Peripheral Vascular Angiography and Stenting is a medical procedure aimed at diagnosing and treating blockages or narrowing in peripheral arteries, typically those in the legs or arms. Here is a description of this procedure in a simplified format.
The patient is brought to an angiography suite and positioned on a specialized table. Sedation may be administered for relaxation.
The physician selects the groin or wrist as the access point. The chosen area is cleaned, sterilized, and locally anesthetized to numb the skin and underlying tissues.
A small incision is made at the access site, and a catheter with a guidewire inside is inserted. The guidewire is carefully threaded through blood vessels to reach the area of concern.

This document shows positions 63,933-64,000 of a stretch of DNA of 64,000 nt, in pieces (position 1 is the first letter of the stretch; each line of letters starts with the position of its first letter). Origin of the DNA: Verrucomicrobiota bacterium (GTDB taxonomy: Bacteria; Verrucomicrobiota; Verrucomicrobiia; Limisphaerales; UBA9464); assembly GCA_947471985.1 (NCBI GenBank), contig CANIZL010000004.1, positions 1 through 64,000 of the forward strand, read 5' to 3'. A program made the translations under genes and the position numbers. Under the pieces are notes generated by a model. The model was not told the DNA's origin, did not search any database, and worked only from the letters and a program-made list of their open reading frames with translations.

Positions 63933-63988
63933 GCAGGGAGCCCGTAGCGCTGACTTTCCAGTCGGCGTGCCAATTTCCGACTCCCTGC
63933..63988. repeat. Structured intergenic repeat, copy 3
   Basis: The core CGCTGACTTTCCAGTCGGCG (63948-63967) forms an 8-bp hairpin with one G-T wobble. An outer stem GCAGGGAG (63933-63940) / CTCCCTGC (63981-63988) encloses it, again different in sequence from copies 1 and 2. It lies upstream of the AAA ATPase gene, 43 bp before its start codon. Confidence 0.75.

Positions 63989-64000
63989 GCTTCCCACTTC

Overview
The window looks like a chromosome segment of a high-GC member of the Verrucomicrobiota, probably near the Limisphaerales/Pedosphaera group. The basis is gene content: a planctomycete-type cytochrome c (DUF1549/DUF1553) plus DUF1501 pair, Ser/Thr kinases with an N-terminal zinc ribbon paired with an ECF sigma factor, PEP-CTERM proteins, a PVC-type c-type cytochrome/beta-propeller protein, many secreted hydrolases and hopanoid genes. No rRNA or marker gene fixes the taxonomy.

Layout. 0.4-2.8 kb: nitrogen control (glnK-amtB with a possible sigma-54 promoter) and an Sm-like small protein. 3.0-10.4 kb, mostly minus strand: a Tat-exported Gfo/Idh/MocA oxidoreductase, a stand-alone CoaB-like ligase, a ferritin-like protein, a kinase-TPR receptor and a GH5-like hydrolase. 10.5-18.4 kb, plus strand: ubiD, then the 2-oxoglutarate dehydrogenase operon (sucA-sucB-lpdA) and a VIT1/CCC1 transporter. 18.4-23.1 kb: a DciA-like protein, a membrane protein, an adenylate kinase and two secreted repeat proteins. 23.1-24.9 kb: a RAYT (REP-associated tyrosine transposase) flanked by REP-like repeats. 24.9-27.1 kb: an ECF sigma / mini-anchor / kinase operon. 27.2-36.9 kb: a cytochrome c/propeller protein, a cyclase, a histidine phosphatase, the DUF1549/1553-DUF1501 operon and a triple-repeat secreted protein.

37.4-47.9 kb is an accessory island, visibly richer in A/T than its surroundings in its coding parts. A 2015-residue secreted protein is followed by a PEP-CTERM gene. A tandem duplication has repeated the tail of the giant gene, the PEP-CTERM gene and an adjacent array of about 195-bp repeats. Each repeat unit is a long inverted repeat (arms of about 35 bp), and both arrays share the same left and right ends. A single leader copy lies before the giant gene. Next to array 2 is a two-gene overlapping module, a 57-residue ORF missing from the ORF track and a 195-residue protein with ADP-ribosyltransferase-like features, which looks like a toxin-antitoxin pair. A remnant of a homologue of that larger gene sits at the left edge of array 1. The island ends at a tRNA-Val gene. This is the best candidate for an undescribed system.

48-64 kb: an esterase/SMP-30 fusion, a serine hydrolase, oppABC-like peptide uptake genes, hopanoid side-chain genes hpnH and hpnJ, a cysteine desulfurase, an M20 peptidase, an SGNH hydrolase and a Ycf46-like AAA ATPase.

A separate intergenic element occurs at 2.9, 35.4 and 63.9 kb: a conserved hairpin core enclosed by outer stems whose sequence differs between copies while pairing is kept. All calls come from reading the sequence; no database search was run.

Contrast dye is injected through the catheter directly into the artery of interest. X-ray imaging captures detailed images of the blood vessels, allowing the physician to identify blockages or abnormalities.
If a significant blockage or narrowing is found, a stent may be required. The stent, a small expandable metal mesh tube, is precisely positioned using the guidewire and catheter. Once in place, the stent expands, pushing aside blockages and restoring proper blood flow.
After stent placement, the catheter and guidewire are removed. Pressure is applied to the access site to prevent bleeding, and a sterile dressing or closure device may be used to cover the incision.
Patients are monitored briefly in a recovery area to check for immediate complications. Most can resume regular activities within a day or two, with avoidance of strenuous exercise for a few days.